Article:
When you’re travelling around Australia you’ll most certainly come across places with weird and wonderful names. And Tasmania, originally called Van Diemen’s Land, has several classics. Here are some of our favourite places with unusual names.
1-No Where Else
No Where Else is a community south of Devonport in northern Tasmania. Located on the picturesque Kentish Plains, the origin of where the name came from is unclear. One local thought is that the road from Barrington ended at a farmer’s property, so you had nowhere else to go.
Lake Barrington is a man-made lake popular for rowing, water skiing and canoeing. There’s a recreation area with visitor shelter, picnic tables, BBQ’s and a grassy lawn perfect for watching the action on the water.
2-Bust-Me-Gall, Break-Me-Neck Hill, Black Charley’s Opening
These three unusually named hills can be found as you drive north towards Tasmania’s eastern coast, a short distance from Hobart. The hills were crossed by settlers and their heavily laden bullock drays. Many had great hardships negotiating the steep and often damp and slippery tracks hence the names Bust-Me-Gall and Break-Me Neck hills. But the reason for the name Black Charley’s Opening may never be known. Some say it could be named after a bullock or a bullocky (bullock driver).
Today, the road you travel is a much easier one. The fully sealed bitumen Tasman Highway passes through rural farmlands to Orford then onto Triabunna where the Maria Island ferry departs.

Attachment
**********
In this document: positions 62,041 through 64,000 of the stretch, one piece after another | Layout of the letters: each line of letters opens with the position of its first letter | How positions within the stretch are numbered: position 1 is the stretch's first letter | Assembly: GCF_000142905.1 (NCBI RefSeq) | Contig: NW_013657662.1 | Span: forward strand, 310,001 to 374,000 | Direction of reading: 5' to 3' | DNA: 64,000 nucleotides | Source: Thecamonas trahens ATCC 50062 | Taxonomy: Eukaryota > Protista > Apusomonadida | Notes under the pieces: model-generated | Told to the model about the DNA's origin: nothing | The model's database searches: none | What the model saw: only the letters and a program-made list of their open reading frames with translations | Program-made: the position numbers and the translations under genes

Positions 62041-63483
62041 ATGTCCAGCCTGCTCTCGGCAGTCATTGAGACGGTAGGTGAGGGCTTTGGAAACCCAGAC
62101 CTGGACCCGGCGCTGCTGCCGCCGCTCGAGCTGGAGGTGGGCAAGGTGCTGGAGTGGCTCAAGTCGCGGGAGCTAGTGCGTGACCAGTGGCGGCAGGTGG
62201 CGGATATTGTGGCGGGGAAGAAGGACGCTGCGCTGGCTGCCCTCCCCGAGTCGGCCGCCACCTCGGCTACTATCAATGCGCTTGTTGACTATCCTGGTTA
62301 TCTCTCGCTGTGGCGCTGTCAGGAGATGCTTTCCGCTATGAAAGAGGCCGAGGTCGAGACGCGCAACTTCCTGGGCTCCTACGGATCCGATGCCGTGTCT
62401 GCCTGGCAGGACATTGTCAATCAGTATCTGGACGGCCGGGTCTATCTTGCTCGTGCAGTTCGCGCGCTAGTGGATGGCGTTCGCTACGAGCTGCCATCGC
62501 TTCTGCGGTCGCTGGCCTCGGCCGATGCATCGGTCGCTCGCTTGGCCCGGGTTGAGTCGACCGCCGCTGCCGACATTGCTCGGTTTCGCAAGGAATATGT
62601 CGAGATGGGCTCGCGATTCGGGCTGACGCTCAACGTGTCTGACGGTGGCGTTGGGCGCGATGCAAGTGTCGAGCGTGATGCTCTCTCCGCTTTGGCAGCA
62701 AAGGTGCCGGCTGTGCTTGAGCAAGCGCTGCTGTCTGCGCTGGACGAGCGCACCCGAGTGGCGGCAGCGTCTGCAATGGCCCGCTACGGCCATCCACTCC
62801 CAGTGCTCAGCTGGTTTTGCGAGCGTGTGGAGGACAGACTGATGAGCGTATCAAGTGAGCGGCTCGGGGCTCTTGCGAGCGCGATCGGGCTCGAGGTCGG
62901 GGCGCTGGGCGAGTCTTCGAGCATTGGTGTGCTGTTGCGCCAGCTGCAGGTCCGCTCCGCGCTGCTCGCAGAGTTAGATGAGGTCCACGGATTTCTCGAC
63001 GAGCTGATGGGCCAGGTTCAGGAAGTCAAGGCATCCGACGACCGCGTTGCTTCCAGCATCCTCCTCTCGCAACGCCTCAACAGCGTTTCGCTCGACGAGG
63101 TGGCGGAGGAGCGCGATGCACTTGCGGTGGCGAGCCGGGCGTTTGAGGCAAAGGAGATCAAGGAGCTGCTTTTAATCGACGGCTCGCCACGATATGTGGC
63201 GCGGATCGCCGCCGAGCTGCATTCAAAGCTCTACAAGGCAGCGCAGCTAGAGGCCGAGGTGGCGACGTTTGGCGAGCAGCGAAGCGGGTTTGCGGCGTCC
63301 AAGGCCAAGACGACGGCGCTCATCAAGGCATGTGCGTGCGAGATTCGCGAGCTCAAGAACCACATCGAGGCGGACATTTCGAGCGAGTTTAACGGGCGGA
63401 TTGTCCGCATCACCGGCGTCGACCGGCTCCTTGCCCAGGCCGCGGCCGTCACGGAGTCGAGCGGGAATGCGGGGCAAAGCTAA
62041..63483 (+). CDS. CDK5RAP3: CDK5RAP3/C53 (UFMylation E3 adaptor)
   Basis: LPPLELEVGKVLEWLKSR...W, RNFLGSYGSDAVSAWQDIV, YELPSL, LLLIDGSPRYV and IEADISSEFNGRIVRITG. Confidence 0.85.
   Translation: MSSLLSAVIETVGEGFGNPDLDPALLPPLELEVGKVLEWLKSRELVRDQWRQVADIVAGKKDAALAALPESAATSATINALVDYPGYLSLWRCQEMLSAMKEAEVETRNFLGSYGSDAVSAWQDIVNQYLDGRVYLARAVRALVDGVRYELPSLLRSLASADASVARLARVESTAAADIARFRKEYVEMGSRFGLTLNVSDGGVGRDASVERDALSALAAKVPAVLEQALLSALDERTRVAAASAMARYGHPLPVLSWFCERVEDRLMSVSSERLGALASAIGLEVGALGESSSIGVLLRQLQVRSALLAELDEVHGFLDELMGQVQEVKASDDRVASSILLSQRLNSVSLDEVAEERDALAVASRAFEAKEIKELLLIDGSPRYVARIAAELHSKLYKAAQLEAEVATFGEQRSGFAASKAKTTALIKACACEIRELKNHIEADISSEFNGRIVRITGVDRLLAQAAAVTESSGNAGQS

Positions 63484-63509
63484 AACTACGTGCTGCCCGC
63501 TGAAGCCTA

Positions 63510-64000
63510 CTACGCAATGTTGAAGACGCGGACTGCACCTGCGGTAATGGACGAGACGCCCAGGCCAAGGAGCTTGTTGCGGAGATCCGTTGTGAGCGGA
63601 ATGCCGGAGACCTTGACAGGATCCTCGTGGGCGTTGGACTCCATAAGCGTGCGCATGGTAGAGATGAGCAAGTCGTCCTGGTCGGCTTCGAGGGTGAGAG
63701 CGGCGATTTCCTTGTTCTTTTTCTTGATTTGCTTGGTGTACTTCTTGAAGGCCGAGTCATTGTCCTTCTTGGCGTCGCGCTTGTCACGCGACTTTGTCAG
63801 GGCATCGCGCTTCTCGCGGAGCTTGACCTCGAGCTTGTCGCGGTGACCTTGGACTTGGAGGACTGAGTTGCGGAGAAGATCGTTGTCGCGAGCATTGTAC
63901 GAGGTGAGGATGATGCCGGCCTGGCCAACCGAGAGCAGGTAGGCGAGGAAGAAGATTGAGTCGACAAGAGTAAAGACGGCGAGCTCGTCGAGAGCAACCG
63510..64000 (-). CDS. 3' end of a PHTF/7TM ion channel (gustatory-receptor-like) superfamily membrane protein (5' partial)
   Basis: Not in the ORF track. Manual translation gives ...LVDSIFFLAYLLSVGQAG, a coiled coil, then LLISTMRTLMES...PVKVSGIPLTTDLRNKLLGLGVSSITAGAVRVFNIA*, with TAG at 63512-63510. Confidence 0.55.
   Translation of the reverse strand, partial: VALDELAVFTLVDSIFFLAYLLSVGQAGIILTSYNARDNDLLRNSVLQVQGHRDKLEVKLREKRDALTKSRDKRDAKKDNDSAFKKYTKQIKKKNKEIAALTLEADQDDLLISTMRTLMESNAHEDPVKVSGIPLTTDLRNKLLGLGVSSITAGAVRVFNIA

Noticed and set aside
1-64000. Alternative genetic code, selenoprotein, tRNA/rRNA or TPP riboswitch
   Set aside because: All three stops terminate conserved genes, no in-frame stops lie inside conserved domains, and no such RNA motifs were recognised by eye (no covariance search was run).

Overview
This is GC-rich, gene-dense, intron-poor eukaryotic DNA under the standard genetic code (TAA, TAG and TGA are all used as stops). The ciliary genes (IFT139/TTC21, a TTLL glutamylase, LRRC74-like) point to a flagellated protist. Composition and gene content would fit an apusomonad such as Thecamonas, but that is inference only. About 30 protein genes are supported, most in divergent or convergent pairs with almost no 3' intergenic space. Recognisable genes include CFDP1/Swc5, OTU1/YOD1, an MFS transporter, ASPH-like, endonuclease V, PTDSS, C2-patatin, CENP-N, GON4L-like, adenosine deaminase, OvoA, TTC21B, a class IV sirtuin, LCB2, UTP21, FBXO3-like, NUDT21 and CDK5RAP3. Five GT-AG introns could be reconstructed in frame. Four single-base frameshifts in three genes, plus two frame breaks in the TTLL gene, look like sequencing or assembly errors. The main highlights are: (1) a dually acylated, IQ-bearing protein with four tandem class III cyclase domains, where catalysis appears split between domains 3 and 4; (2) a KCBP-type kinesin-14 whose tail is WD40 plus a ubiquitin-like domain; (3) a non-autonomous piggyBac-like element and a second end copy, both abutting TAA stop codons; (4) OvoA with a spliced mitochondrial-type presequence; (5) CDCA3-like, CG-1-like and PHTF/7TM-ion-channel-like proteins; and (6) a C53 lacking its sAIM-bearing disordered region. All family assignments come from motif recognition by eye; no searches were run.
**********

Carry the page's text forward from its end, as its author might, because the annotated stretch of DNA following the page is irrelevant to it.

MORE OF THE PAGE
3- Doo Town
What is there to do in Doo Town? For starters, see the quaintly named houses in this little seaside village. Most, and we say most of the houses, have a Doo theme such as Doo Little, Love Me Doo, Doo Us, Xanadu, Rum Doo, Doodle Dee, Gunadoo. Though there is one house called Medhust that breaks the tradition – a brave act indeed.
You’ll find Doo Town south of Eaglehawk Neck almost surrounded by the Tasman National Park.
Within the park there are walking trails and short scenic drives. The natural rock formations of the Devils Kitchen, Tasman Arch and the Blowhole are well worth a visit.
4- Eggs and Bacon Bay
Deliciously named and an enticing destination for a lazy Sunday morning, this unusually named bay is located south of Hobart near the mouth of the Huon River. The region is off the main tourist drives in Tasmania. Some people think that the reason for the bay’s name is that Lady Jane Franklin ((the wife of Captain Sir John Franklin, Lieutenant and Governor of the then Van Diemen’s Land from 1837-1843) ordered or was served a meal of eggs and bacon here. Nearby is Garden Island. Now, how did that island get its name?
Far from grim, this historic region on the far north west tip of Tasmania is abundant with wildlife and home to the Woolnorth Wind Farm and prime Cape Grim Beef Cattle. Add to that some of the most astounding coastal views over rocky cliffs, where relentless surf continuously pounds, sheltered sandy bays and the Tarkine, a deep ancient rainforest, and you have one awesome area to discover.
Top tip: The only way to Cape Grim is to book a Woolnorth Tour.
The list of intriguing, whimsical and creative names goes on. There’s Flower Pot, Snug and Hook, Dismal Swamp, Fern Tree, Flower Gully, Cramps and Adventure Bays, Detention Point, Promised Land, Hollow Tree, Garden of Eden and Penguin. One thing we have learnt when touring Tasmania, is that no matter what the place is called there will either be a beautiful landscape, a fascinating village, fresh local food and interesting people to meet. When travelling around Tassie, never take anything for granted as there is always a surprise awaiting.
Danielle Lancaster visited Tasmania as a guest of Tourism Tasmania
For more ideas on interesting places to visit in Tasmania see www.discovertasmania.com.au